As big data becomes an important part of business analytics for gaining insights about business practices, the quality of big data is an essential factor impacting the outcomes of business analytics. Although this is quite challenging, conceptual modeling has much potential to solve it since the good quality of data comes from good quality of models. However, existing data models at a conceptual level have limitations to incorporate quality aspects into big data models. In this paper, we focus on the challenges cause by Variety of big data propose IRIS, a conceptual modeling framework for big data models which enables us to define three modeling quality notions – relevance, comprehensiveness, and relative priorities and incorporate such qualities into a big data model in a goal-oriented approach. Explored big data models based on the qualities are integrated with existing data grounded on three conventional organizational dimensions creating a virtual big data model. An empirical study has been conducted using the shipping decision process of a worldwide retail chain, to gain an initial understanding of the applicability of this approach.

Grace Park, Lawrence Chung, Haan Johng, Vijayan Sugumaran, Sooyong Park, Liping Zhao, Sam Supakkul

How to Measure Influence in Social Networks?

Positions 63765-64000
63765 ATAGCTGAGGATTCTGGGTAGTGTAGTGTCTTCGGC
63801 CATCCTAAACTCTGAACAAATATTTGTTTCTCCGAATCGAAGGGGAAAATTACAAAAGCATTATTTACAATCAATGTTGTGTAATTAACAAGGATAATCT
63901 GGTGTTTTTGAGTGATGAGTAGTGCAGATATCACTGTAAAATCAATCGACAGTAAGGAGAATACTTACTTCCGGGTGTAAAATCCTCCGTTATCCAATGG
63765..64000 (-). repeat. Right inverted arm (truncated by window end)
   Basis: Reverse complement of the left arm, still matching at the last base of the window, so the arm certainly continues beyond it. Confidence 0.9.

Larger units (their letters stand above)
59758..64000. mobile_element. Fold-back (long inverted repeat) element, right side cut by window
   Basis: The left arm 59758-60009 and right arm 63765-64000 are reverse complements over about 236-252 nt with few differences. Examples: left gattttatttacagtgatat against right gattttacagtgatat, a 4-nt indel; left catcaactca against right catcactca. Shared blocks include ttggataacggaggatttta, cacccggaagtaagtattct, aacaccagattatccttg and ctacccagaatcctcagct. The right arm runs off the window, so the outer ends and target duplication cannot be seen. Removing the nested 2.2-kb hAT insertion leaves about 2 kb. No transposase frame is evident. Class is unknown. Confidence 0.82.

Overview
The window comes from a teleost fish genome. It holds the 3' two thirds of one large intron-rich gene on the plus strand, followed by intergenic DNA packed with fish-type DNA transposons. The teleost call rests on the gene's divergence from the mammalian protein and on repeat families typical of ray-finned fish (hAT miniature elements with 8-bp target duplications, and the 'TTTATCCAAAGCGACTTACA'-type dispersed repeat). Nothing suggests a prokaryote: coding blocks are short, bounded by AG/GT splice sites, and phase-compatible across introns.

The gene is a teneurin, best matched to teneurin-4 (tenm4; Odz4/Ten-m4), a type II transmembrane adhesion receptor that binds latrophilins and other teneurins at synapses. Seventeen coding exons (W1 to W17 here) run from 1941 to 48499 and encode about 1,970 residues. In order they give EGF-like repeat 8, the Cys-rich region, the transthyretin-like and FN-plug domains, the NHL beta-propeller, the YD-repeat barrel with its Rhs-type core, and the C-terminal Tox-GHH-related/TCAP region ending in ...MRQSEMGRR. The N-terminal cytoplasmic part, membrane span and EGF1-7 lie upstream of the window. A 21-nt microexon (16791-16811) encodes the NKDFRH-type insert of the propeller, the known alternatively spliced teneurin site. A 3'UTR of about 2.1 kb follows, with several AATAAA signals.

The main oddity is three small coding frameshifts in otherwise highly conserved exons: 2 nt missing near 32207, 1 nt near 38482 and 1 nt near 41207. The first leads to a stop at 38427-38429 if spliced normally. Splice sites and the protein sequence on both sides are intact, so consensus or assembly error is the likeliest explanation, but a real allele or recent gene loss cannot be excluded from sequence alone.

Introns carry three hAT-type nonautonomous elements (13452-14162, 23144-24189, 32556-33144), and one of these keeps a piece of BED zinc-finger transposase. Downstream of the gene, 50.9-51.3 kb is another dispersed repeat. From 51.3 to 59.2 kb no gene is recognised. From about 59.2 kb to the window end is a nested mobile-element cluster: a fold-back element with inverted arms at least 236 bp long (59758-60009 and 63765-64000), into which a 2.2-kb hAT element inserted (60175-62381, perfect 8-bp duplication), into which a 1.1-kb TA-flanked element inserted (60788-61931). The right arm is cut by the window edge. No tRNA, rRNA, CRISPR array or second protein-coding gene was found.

Today, social networks are a valued resource of social data that can be used to understand the interactions among people and communities. People can influence or be influenced by interactions, shared opinions and emotions. However, in the social network analysis, one of the main problems is to find the most influential people. This work aims to report on the results of literature review whose goal was to identify and analyse the metrics, algorithms and models used to measure the user influence on social networks. The search was carried out in three databases: Scopus, IEEEXplore, and ScienceDirect. We restricted published articles between the years 2014 until 2020, in English, and we used the following keywords: social networks analysis, influence, metrics, measurements, and algorithms. Backward process was applied to complement the search considering inclusion and exclusion criteria. As a result of this process, we obtained 25 articles: 12 in the initial search and 13 in the backward process. The literature review resulted in the collection of 21 influence metrics, 4 influence algorithms, and 8 models of influence analysis. We start by defining influence and presenting its properties and applications. We then proceed by describing, analysing and categorizing all that were found metrics, algorithms, and models to measure influence in social networks. Finally, we present a discussion on these metrics, algorithms, and models. This work helps researchers to quickly gain a broad perspective on metrics, algorithms, and models for influence in social networks and their relative potentialities and limitations.